One solid reason for the rise of feminism—the “feminazi loop” as I think of it—is the percentage of women and men who grow up with single-parent (re: female) households. The more this has increased, the more feminism has risen. And the more feminism has risen, the more men have checked out of marriage; the more weak men, subservient to women, have bowed down to their wives and feminism; and the more transient men have become “temporary daddies” to the daughters of the women they fuck. All this allows daughters to feel a whole in their lives where fathers should have been, to feel abandoned, and to have that abandonment easily turned to hatred for the men not in their lives.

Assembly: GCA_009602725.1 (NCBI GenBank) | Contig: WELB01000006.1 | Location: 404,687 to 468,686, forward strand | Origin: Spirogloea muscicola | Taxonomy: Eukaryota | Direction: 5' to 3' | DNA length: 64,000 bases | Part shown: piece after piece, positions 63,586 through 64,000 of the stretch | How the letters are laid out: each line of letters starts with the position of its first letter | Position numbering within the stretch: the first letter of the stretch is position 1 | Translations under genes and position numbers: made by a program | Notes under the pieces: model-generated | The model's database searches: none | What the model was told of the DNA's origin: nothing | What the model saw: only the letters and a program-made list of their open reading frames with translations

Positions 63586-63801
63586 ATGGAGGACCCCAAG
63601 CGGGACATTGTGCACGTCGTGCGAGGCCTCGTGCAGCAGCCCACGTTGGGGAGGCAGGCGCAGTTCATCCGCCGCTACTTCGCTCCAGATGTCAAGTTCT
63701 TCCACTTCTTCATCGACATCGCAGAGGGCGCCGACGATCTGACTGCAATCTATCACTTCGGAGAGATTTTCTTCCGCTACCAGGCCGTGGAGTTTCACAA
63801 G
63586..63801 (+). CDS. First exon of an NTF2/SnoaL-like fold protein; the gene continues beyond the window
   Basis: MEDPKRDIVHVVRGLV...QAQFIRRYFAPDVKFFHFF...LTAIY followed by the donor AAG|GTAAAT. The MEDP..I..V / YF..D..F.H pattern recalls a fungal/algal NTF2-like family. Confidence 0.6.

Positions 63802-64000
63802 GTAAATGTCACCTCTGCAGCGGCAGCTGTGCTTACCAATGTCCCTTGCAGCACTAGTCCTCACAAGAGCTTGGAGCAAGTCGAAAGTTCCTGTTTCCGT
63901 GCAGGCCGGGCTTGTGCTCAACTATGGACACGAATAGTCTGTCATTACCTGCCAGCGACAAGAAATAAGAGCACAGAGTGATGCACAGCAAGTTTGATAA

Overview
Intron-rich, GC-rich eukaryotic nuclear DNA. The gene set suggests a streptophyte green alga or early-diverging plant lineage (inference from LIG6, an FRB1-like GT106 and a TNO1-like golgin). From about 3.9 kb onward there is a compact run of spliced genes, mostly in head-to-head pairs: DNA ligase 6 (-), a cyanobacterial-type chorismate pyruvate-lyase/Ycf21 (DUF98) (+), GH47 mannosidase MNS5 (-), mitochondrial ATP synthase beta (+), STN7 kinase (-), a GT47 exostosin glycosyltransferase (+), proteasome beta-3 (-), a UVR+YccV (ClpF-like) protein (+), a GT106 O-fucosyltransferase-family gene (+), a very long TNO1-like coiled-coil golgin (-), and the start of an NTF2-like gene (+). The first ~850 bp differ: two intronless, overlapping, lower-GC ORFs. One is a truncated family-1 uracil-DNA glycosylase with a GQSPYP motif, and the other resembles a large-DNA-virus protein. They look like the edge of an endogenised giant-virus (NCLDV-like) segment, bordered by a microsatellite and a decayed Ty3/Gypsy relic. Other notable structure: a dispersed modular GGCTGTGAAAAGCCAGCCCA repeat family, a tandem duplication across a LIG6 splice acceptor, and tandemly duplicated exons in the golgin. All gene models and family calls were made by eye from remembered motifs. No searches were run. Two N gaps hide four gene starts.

But Margaret Thatcher’s father was different, as the documentary (and evidence) shows. Thatcher’s father was not the bumbling simpleton of modern sitcoms, content to be pushed around by a domineering wife–which is the story a feminazi would have you believe causes strong women who lead. Nor was he some terrible tyrant who inspired great hatred in Thatcher for his evil, making for a narrative about Thatcher being some social crusader against evil Patriarchy. Nor did he abandon the family, thus making some narrative about how Thatcher learned how to be strong from a “strong, independent womyn,” i.e. her mother.
No: Mrs. Thatcher’s father, Alfred Roberts, was a self-made man (a dirty term to many British) who built himself from a poor boy with no employment into a successful businessman, local politician, and local church leader. He lectured strongly but lovingly to his daughters, and probably encouraged Margaret, the smart but plain one, to do chemistry at college (which she did major in) so that the plain girl could have better prospects for a husband (as nerdy men would be less picky) or a solid career should no man take her (STEM degrees, then as now, never suffer for demand like fluffy humanities do).